As also will be evident from the illustration of FIG. 6, the infeed vat or trough 30 extends over a length M of the part of the housing 1 provided with the screen or sieve 3, and which length M of the infeed vat 30 is greater than one-half of the length of the housing 1. The remaining section N is provided with infeed lines or conduits 14 for water. With this arrangement the screening operation is accomplished in the section M only under the influence of the water contained in the inputted mass. When water is freshly infed from the lines or conduits 14 there is only flushed the overflow stock which then arrives at the outlet shaft or chute 18. It should be understood, however, that when inputting material having a higher stock density it would be possible to also arrange infeed lines for water at the section M of the equipment.
FIG. 8 depicts an exemplary embodiment of sorting apparatus containing a housing or container 1 which is essentially symmetrically constructed and centrally possesses an output shaft or chute 18. In corresponding manner there are provided two collecting or catch containers 21.
FIGS. 9 and 10 depict two possible exemplary embodiments of the sorting apparatus containing two rotors with essentially parallel axes. It is to be understood that in such FIGS. 9 and 10, and equally in the other FIGS. of the accompanying drawings, there have been generally used throughout the drawings the same reference characters to denote the same or analogous components.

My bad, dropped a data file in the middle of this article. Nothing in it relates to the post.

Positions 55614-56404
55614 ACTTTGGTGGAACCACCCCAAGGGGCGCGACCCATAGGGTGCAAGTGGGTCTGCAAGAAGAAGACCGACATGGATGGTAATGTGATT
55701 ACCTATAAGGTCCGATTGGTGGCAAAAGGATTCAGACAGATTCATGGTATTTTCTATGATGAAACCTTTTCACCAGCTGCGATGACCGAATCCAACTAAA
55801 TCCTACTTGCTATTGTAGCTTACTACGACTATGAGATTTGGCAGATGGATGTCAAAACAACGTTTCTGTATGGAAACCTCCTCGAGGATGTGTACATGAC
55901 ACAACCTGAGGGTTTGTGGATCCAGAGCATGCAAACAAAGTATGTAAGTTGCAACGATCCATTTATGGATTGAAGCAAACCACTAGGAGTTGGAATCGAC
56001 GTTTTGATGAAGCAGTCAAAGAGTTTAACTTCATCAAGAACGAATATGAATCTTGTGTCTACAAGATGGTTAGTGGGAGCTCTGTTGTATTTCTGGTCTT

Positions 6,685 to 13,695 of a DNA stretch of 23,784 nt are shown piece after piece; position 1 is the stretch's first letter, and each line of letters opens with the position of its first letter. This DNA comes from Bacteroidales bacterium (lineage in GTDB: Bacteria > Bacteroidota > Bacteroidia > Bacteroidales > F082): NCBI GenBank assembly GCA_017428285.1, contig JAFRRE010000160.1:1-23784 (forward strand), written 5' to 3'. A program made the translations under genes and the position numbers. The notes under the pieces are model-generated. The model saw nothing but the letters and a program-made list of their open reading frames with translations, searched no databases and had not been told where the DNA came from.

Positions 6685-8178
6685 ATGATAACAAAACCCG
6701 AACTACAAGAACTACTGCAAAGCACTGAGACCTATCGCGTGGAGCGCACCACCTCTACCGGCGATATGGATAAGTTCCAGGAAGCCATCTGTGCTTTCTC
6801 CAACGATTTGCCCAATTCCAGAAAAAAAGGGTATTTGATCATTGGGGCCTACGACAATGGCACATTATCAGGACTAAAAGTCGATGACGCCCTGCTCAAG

With the embodiment of FIG. 9 a second rotor 40 is located within the housing 1 above the rotor 6. This second rotor 40 can be constructed similar to the rotor 6. This second rotor 40 serves for propelling back the fiber stock mass to the rotor 6 which initially was upwardly propelled by such rotor 6.
A similar action is achieved with the exemplary embodiment of sorting apparatus depicted in FIG. 10, wherein, however, two similar or identical rotors 6 are provided at the same elevational position, each of these rotors 6 cooperating with a respective screen or sieve 3.